One of the most critical reasons why the peasants were able to embrace revolution so easily was due to the Russian failure in World War I. Initially, the Czar's entry into World War I silenced some of the angst and frustration Russian peasants felt. Yet, over time, the war's devastating effects took their toll on Russian morale. It was a war in which the poor disproportionately sacrificed more than any other sector of the Russian population. It was in this condition in which the peasantry in Russia, the vast majority of Russian citizenry, felt the need to assert control and initiate the revolution that would transform the nation.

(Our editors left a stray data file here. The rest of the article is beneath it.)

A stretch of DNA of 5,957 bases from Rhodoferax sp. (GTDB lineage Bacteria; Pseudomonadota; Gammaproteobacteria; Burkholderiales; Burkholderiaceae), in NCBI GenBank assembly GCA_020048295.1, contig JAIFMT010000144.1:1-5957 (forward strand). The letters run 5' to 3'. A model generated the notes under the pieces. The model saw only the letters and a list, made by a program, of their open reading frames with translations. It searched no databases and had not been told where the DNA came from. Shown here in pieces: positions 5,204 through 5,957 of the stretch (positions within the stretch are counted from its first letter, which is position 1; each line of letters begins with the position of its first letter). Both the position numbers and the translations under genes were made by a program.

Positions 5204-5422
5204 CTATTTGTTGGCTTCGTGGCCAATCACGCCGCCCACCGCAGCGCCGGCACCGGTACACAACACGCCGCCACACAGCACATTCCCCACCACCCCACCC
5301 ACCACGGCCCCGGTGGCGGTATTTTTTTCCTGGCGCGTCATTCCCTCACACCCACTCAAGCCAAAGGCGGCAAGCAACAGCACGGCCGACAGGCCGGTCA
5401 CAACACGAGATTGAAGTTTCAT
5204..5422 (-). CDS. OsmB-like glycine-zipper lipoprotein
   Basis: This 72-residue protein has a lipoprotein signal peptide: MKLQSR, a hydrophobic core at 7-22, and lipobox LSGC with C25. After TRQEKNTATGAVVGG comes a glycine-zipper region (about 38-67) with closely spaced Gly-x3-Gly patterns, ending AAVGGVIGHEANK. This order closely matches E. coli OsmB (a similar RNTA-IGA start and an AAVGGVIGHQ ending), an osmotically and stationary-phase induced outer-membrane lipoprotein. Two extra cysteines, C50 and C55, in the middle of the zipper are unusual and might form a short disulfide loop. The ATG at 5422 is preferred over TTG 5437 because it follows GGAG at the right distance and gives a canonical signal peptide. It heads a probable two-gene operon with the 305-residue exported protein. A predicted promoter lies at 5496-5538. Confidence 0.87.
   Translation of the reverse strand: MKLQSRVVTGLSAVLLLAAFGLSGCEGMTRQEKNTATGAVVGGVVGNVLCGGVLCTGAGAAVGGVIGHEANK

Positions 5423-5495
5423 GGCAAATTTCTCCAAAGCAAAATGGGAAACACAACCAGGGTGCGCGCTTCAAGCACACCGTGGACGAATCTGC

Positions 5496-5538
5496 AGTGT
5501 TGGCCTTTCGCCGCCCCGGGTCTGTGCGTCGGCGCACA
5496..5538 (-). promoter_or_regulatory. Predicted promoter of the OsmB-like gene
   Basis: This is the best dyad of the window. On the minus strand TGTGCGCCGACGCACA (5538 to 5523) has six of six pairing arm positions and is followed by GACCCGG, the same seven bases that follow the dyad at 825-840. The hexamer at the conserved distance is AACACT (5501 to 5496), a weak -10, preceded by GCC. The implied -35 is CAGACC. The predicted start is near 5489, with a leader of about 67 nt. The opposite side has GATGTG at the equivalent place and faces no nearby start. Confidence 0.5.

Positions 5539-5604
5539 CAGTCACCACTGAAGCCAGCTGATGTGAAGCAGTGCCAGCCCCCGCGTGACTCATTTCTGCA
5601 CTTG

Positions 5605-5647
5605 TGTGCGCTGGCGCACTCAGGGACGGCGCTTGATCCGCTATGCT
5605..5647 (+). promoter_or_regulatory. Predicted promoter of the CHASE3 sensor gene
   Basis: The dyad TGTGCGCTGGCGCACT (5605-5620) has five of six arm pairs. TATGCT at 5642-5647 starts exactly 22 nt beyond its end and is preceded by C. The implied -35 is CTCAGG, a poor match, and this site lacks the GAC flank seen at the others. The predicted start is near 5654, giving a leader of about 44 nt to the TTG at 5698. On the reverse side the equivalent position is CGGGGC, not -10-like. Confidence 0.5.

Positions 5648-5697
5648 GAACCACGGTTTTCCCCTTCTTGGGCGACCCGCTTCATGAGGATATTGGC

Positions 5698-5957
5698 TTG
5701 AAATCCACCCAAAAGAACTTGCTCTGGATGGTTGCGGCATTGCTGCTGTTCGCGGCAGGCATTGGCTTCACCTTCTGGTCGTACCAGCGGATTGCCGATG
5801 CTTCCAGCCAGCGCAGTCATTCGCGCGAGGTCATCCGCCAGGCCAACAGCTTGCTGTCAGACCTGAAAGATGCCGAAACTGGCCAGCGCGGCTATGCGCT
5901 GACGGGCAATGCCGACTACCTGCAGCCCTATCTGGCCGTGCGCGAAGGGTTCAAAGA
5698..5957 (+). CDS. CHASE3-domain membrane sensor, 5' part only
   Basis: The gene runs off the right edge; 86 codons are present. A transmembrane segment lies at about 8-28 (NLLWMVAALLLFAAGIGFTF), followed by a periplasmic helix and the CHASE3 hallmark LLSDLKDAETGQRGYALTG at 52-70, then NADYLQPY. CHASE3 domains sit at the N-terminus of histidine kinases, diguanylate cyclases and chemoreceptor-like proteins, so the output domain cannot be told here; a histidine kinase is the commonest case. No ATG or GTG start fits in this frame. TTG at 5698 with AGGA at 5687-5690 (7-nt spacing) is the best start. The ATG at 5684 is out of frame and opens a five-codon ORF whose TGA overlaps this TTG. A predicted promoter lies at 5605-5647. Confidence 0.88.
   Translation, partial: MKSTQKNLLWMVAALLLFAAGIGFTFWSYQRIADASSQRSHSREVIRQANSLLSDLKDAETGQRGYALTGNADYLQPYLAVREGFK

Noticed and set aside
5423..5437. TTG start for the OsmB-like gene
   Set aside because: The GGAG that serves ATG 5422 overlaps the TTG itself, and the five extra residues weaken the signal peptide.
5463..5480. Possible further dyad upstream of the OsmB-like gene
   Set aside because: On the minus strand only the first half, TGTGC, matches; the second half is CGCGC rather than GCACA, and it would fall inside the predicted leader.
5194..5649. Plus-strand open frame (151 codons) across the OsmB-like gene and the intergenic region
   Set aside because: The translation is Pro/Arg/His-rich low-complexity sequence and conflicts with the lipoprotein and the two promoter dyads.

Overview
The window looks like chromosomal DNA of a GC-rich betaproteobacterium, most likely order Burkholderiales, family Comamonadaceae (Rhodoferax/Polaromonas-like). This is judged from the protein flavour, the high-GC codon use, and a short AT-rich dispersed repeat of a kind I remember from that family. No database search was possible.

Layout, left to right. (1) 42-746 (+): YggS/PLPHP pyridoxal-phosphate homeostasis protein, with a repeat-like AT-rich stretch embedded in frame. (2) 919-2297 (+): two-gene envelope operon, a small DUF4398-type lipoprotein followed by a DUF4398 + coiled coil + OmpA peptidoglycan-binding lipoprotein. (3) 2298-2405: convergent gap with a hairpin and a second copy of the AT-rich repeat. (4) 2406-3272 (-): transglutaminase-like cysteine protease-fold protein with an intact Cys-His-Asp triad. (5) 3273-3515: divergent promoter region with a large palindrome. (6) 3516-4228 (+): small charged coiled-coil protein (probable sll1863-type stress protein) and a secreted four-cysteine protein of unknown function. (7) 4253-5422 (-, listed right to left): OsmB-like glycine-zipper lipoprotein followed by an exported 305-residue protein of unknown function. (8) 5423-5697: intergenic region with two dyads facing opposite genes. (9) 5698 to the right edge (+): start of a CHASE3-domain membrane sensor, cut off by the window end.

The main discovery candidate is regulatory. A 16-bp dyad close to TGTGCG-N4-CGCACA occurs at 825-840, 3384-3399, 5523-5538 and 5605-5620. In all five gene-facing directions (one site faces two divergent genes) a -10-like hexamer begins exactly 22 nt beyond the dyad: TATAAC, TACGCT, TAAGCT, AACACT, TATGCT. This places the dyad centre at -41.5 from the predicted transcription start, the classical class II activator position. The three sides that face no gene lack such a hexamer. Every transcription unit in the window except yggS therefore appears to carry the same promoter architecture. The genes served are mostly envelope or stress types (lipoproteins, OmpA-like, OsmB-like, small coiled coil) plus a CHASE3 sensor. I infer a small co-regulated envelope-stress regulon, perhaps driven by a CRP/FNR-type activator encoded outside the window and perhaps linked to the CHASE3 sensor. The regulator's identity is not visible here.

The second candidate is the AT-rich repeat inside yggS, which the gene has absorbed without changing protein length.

The poor in Russia endured much that compelled them to embrace the reality of revolution. Food shortages, land deprivation, as well as the crippling conditions caused by poverty along with its lack of hope helped to foster revolution. These realities drove the poor in Russia to rebel against the Czar. For his part, Czar Nicholas was seen as unresponsive to the needs of the poor. Adding to this was the lack of control that he had over his court. Many of the poor in Russia felt that the Czar had to be blamed for their own impoverished condition. It was this state of being in which economic opportunity was denied and powerlessness became evident that helped to drive the peasant revolt in 1917. Lenin and the Bolsheviks seized upon this state of being later in the year to consolidate their control of the nation.